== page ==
When her relatives call to say they are worried about the coming storm, she assures them she is fine. “This is the answer you give because they really don’t care aand they don’t know anything about being a Puerto Rican in Puerto Rico anymore. When it is too cold on the mainland, they take paid vacations to fly over. They spend their money in the mall in Isla Verdes, buying clothing that is too tight for them, buying makeup that is now too dark for their wintry-pale Americano faces. They ask you to go to the cine with them and you sit there in the theater in San Juan, watching movies in English with Spanish subtitles, wondering if the very irony of the situation escapes them, sure that it does…. You have become a postcard to them. Beaches and good food, exotic fruit and salsa clubs; they are no better than the turistas. But you can’t tell them so because they are familia.”
The closing story, “Palabras” (Words) concludes the story of Nelida, her unnamed husband, and their lost son Esteban. He sends an occasional taunting postcard, which Nelida rips up. “When is he going to realize we’re Americans?” she asks her nine-year-old grandson, Esteban Junior. “He wants all of the things we left behind. What does he want all these things for?” Young Esteban takes solace in his unrequited love for Rosa, the young married woman in the apartment across the way, whom readers first met in “Muneca.” Her marriage to Pedro remains troubled, and she has sought solace of her own in an affair with Yauba, a cook in the college dining hall where she works (depicted in the title story).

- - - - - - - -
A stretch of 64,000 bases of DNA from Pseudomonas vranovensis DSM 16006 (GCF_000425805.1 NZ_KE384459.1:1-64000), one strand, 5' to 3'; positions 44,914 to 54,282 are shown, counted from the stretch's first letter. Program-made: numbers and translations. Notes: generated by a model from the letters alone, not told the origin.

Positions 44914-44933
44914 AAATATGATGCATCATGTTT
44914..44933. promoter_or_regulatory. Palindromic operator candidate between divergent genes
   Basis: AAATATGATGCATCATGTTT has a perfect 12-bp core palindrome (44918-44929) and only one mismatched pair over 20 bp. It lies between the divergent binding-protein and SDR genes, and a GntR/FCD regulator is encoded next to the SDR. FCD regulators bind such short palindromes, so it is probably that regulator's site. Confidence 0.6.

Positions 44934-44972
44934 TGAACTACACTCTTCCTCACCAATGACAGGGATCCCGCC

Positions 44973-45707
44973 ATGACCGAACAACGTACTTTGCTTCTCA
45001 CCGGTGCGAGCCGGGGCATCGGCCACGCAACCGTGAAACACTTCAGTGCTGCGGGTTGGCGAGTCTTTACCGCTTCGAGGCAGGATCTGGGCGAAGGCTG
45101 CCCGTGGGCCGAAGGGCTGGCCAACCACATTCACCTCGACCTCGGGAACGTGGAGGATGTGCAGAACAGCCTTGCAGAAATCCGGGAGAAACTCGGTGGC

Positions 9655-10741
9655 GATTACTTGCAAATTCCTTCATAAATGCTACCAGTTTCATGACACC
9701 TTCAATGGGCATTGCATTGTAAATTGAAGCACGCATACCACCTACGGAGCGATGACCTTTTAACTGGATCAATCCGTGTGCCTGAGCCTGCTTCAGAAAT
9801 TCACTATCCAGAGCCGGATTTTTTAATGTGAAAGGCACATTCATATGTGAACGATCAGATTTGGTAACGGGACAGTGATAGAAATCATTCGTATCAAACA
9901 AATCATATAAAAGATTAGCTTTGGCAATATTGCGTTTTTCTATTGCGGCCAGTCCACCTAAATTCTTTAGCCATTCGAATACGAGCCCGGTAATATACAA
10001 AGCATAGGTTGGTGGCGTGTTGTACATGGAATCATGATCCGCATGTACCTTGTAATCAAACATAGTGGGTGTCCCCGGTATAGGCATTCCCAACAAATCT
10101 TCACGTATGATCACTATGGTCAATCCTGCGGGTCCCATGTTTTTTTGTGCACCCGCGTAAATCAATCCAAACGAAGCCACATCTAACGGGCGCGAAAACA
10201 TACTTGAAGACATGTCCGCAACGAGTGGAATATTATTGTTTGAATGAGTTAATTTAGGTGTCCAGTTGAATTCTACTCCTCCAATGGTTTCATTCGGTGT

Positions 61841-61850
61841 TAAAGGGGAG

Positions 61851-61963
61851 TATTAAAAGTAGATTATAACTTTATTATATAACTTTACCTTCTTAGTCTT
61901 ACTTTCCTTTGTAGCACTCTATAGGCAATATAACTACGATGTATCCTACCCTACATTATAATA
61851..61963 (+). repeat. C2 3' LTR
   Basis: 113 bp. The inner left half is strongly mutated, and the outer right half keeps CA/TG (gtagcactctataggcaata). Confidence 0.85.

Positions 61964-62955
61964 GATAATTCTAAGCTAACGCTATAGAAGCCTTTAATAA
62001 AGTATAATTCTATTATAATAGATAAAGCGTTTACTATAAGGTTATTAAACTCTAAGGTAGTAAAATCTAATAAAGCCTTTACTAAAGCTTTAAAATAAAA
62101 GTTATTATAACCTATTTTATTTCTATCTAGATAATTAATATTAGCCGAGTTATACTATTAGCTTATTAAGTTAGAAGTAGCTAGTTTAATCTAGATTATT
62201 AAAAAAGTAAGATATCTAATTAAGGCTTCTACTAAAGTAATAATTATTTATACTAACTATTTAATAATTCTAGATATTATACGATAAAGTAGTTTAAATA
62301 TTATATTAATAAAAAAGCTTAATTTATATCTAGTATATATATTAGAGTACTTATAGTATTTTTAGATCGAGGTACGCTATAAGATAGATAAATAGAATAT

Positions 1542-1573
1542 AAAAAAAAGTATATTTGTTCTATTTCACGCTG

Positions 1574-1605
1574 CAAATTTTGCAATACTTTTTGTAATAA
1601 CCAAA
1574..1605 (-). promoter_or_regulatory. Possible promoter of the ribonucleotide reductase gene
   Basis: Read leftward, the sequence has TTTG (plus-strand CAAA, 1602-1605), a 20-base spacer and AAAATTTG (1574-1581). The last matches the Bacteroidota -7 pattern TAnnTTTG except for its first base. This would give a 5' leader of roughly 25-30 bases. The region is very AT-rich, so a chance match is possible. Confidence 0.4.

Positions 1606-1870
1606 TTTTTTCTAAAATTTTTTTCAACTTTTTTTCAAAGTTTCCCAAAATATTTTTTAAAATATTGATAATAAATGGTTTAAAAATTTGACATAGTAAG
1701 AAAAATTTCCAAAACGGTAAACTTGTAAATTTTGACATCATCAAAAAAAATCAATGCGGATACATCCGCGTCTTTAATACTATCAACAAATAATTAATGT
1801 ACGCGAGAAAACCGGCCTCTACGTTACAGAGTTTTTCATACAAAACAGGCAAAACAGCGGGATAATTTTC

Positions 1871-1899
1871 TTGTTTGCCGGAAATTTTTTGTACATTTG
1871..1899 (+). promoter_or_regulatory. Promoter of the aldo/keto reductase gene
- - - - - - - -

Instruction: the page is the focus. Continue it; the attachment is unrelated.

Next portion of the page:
Now We Will Be Happy is as good a collection of stories as I have read in the past year or two. These are powerful, haunting stories that will have you wondering how the characters are doing weeks after you’ve finished reading it. Anyone interested in how immigrants and their descendants navigate multiple cultures is advised to pick up a copy without delay. And keep the name Amina Gautier on your radar; I suspect we will be reading many more impressive stories and novels from her in the coming years.